Drinking and Driving

The stadium scene.
May 14 2001 9:30 PM

Drinking and Driving

Illustration by Nina Frenkel

The PGA tour, desperate to convince TV viewers that golf is a compelling, thrill-a-minute spectator sport, has been running commercials with a new tag line: "The Bar's Been Raised." Great idea. Now let's make it happen.

After all, the PGA's admen may find it thrilling to watch solid-core balls struck by graphite-infused clubs home in on pins cut into meticulously groomed greens, but many viewers find it about as dramatic as televised archery. Golf was first conceived as a challenge of quite different dimensions, by cold and bored Scots shepherds looking for something to do while chasing their flocks across the lowlands. Hitting a dimpled ball with a machine-tooled wedge 100 yards to within 10 feet of a hole in a pedicured green from a perfect lie on a fairway mowed to precisely 1.6 inches and through bone-dry, windless air is one kind of accomplishment. Knocking a big pebble 100 paces through a howling gale and a driving rain from a tangle of weeds to within a few inches of a sheep's turd is quite another.

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How can we restore this essential degree of difficulty to the game? Here's the recipe: Add whisky and stir. It is high time that the long tradition of drinking to excess while playing the game of golf be revived and in fact made mandatory in professional tournaments. History tells us that the original reason there are 18 holes on a golf course is that there are 36 shots in a bottle of whisky. ("History" in this case being an inebriated ex-caddy who later took a swipe at me in an Edinburgh pub.) It is obvious to anyone who has ever visited the Scottish lowlands, where the game was standardized from earlier medieval variations, that one of the only ways to have fun while spending a few hours trudging around outside in this inhospitable climate is to be well and truly soused.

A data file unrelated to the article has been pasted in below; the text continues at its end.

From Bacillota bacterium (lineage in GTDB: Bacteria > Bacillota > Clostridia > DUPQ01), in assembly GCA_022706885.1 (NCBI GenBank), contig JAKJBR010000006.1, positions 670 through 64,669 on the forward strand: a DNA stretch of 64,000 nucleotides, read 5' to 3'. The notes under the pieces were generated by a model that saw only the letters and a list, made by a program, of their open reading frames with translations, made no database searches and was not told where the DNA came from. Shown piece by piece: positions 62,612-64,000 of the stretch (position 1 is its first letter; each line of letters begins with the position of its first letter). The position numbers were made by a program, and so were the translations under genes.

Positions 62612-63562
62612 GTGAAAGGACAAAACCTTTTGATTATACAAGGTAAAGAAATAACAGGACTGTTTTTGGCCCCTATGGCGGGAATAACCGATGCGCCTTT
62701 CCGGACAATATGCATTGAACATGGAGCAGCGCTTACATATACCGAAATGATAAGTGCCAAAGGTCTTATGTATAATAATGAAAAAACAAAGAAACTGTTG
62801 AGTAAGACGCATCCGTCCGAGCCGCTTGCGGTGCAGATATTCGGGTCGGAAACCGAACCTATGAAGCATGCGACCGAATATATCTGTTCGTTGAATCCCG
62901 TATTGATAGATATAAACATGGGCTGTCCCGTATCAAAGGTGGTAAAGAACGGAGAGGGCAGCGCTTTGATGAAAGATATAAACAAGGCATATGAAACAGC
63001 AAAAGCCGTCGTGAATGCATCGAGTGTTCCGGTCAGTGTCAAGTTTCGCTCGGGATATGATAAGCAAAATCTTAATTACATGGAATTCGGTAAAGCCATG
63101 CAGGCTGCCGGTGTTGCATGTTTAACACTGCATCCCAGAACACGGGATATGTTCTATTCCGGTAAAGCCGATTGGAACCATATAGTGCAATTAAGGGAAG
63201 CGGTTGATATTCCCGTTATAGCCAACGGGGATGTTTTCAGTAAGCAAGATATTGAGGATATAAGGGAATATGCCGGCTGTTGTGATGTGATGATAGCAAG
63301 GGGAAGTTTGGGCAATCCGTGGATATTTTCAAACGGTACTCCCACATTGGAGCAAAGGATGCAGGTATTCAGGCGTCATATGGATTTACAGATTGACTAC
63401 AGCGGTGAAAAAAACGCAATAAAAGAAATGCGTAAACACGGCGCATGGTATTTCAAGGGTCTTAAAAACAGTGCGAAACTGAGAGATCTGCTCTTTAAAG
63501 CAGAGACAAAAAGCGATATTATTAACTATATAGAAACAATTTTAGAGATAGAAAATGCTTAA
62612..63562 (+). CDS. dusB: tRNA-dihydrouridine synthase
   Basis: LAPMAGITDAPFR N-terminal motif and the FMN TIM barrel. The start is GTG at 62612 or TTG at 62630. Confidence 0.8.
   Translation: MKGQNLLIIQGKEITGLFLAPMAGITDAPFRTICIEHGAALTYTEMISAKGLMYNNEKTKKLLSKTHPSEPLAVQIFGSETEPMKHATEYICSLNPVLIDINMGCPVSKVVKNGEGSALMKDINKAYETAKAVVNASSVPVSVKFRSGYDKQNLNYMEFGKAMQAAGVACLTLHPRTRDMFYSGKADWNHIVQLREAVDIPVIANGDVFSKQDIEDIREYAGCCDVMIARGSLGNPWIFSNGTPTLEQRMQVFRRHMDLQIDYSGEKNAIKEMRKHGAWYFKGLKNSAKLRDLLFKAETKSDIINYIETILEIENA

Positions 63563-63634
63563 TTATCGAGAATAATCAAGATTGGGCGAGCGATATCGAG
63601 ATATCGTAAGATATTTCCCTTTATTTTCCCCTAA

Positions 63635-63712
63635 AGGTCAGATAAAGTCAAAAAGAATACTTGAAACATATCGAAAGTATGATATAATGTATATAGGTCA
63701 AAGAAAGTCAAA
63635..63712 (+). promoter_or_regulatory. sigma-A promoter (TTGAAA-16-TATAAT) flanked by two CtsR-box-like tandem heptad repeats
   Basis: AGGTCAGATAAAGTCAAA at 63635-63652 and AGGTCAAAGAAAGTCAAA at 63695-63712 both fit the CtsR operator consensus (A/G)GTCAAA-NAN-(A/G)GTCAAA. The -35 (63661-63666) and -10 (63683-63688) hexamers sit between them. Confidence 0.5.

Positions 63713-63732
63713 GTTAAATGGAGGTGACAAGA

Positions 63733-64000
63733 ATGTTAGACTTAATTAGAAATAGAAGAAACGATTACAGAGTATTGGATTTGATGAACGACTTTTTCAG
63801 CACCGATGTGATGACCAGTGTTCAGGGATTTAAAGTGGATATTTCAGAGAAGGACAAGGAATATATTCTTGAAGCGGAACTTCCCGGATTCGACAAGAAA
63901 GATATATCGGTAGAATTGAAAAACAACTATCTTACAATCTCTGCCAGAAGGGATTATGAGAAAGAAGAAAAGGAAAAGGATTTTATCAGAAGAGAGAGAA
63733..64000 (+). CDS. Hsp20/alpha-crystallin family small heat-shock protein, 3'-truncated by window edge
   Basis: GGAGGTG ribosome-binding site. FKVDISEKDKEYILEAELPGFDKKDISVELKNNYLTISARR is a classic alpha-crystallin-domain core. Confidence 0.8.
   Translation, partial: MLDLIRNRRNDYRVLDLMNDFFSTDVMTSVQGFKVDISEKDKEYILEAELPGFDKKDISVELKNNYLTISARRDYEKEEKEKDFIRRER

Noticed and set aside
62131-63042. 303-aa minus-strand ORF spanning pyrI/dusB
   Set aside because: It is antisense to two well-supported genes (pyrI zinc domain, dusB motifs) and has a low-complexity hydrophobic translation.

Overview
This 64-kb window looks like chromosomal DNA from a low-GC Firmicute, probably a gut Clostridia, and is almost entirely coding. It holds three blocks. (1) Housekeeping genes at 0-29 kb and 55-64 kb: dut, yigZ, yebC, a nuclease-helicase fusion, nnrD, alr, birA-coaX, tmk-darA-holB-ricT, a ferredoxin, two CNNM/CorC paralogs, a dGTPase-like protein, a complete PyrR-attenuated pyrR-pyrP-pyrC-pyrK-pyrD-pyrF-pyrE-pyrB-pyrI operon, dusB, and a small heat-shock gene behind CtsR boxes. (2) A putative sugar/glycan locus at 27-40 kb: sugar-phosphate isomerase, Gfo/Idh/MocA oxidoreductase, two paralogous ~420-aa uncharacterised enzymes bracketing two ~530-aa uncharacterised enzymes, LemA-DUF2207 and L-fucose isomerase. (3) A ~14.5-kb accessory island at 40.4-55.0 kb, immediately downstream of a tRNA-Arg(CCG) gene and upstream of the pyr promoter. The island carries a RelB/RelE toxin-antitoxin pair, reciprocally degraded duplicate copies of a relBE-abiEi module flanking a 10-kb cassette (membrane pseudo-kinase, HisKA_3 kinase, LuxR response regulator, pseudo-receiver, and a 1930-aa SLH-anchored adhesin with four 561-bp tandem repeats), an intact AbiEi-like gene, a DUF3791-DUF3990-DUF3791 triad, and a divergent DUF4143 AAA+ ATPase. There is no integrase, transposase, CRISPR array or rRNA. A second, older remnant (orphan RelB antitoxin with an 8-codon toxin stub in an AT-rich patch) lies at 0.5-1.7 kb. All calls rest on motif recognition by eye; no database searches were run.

So, if we are going to take the steps necessary to jazz up golf and make it a great spectator sport once again—by making mandatory drinking on each tee an integral part of the challenge—it seems only right that the drink to be drunk (the handicap, if you will) should be a shot of Scotch whisky.

Once this change is made, the boredom-inducing spectacle of player after player drilling short irons to within feet and inches of pin after pin will be gone. Under the new rules, pros in increasing states of drunkenness will have difficulty just getting through their rounds. Needless to say, their play will be far more varied and unpredictable. Plus the situations they'll have to confront will be much closer to those routinely faced by amateurs.

At last we'll get to see golf as it was intended to be played. Like pool or darts, golf is a game of accuracy meant to be played by people who are in a state where touching their own noses or walking in a straight line is a real challenge. And what is more fundamentally satisfying to watch than the spectacle of plastered competitors trying their damnedest to use their motor skills?

By restoring this essential, traditional part of the challenge to the game of golf, the outcome of every tournament will always be in doubt. The toughest part of the game in the future could be just making it to the 72nd green in one piece. Once the bar has been raised on every tee—and the gallery is issued protective headgear—there's no telling what might happen. One thing is certain: By the end of the fourth round, every successful pitch and putt will be a true achievement.

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To purchase Bud, Sweat, and Tees: Walking on the Wild Side of the PGA Tour from barnesandnoble.com, click here.

Robert Mackey has written for the New York Times Magazine and taken photographs for Wired.

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